Transportation Industry: US Inventory Status Check with LMI


The author is an analyst of NH Investment & Securities. He can be reached at ys.jung@nhqv.com — Ed.

Herein, we use the LMI to check on the status of the US logistics industry. In general, as inventory rises, warehousing capacity depletes and inventory costs climb. Inventory growth at wholesalers upped markedly in August. Transportation costs turned downward in line with an expanded number of inland trucks.

LMI confirms inventory growth

The Logistic Managers’ Index (LMI) grasps the status of logistics activities through a survey of more than 100 major logistics managers and supply chain management experts. The categories investigated include inventory level, inventory cost, warehousing capacity, utilization rate, transportation capacity, and transportation cost. The LMI is announced on the first Tuesday of every month. A reading over 50p indicates expansion, while a reading below 50p suggests contraction.

We can confirm the following four key trends through the recently released August LMI:

1) Although the pace is slowing somewhat, inventory levels are still growing;

2) Warehousing capacity continues to decrease due to higher inventory, and inventory-related costs are rising;

3) Inventory growth is faster in the upstream (logistics between producers and warehouses) than in the downstream (logistics warehouse-retail seller), in turn amplifying producers’ inventory burdens;

4) Transportation costs have turned to fall as transportation capacity is growing in line with an expanding number of inland trucks.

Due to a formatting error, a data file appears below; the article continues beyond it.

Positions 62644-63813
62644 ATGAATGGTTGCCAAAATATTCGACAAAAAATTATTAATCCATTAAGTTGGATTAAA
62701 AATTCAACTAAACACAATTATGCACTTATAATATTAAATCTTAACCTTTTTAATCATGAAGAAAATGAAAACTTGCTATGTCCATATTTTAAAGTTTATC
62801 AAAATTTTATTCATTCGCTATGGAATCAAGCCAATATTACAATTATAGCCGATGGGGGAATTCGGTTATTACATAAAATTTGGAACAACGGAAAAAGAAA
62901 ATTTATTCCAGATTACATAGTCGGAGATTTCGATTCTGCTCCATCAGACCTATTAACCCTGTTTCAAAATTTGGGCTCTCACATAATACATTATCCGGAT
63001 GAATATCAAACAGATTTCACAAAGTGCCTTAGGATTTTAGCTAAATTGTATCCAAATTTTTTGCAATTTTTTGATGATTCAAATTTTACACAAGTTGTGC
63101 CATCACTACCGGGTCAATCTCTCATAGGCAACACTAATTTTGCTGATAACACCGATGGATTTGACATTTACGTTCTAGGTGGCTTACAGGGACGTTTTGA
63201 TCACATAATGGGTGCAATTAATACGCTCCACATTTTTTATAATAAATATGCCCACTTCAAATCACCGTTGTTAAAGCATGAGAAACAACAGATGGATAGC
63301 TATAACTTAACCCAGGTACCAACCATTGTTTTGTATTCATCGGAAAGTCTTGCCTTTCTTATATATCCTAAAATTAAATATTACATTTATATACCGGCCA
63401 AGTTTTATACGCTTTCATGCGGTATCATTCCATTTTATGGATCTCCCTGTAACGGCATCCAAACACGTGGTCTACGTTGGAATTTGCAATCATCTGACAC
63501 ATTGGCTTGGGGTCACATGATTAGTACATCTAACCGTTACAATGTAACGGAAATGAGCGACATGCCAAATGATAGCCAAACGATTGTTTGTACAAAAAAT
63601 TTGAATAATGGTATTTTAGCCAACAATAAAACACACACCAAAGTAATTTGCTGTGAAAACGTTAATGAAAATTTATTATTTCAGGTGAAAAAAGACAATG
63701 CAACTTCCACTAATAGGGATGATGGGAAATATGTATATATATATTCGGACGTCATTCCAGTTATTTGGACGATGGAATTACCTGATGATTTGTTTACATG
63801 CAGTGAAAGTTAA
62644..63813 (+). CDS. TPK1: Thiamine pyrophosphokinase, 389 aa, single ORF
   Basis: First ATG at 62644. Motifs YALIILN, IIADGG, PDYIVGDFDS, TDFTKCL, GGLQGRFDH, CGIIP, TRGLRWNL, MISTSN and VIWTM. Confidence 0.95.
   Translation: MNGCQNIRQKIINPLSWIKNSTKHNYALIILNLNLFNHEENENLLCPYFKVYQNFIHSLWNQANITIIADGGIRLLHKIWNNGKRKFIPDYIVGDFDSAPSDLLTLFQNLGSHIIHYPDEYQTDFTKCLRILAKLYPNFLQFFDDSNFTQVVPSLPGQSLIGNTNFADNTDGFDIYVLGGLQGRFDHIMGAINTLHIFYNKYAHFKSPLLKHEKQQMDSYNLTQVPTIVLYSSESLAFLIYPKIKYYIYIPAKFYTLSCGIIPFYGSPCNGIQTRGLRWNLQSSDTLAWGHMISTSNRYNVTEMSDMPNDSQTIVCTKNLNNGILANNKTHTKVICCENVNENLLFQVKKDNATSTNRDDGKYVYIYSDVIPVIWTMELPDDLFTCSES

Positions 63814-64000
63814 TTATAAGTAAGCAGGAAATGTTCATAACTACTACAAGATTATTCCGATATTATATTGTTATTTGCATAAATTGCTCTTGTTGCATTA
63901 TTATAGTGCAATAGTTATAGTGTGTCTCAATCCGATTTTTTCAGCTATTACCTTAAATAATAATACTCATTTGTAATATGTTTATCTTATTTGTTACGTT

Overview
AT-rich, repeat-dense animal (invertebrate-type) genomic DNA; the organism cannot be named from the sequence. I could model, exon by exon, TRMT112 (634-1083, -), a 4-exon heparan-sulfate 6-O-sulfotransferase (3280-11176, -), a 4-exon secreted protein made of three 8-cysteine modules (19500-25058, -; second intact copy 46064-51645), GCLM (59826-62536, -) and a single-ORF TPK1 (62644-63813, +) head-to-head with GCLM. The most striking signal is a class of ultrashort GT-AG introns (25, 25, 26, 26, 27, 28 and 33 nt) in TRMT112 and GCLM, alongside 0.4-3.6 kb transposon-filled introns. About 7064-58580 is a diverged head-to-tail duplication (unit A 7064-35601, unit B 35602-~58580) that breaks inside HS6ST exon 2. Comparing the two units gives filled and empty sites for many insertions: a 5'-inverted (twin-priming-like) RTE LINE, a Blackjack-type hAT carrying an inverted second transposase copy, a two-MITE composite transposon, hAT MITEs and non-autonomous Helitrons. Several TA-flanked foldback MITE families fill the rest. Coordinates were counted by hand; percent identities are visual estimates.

Sea and inland transportation cost dropping in areas confirming lower cargo volume

As inventories in the US continue to rise, producers’ inventories are increasing more rapidly as retailers cut orders, a factor which could exacerbate the contraction trend in cargo volume in 2H22. The FedEx’s preliminary 1Q23 (fiscal year; Jun~Aug earnings) earnings results show a slowing in freight volume, and also indicate that this slowdown trend strengthened towards end-1Q23. This development is associated with a 30% drop in the Shanghai Container Freight Index (SCFI).

Transportation costs are rapidly declining due to increased supply from a climbing number of inland US carriers. Container shipping rates also fell sharply. The fact that freight rates are on the decline despite worsening port congestion and rising occupancy rates at ports in the eastern US and Europe shows that it is not easy to defend freight rates through supply control.

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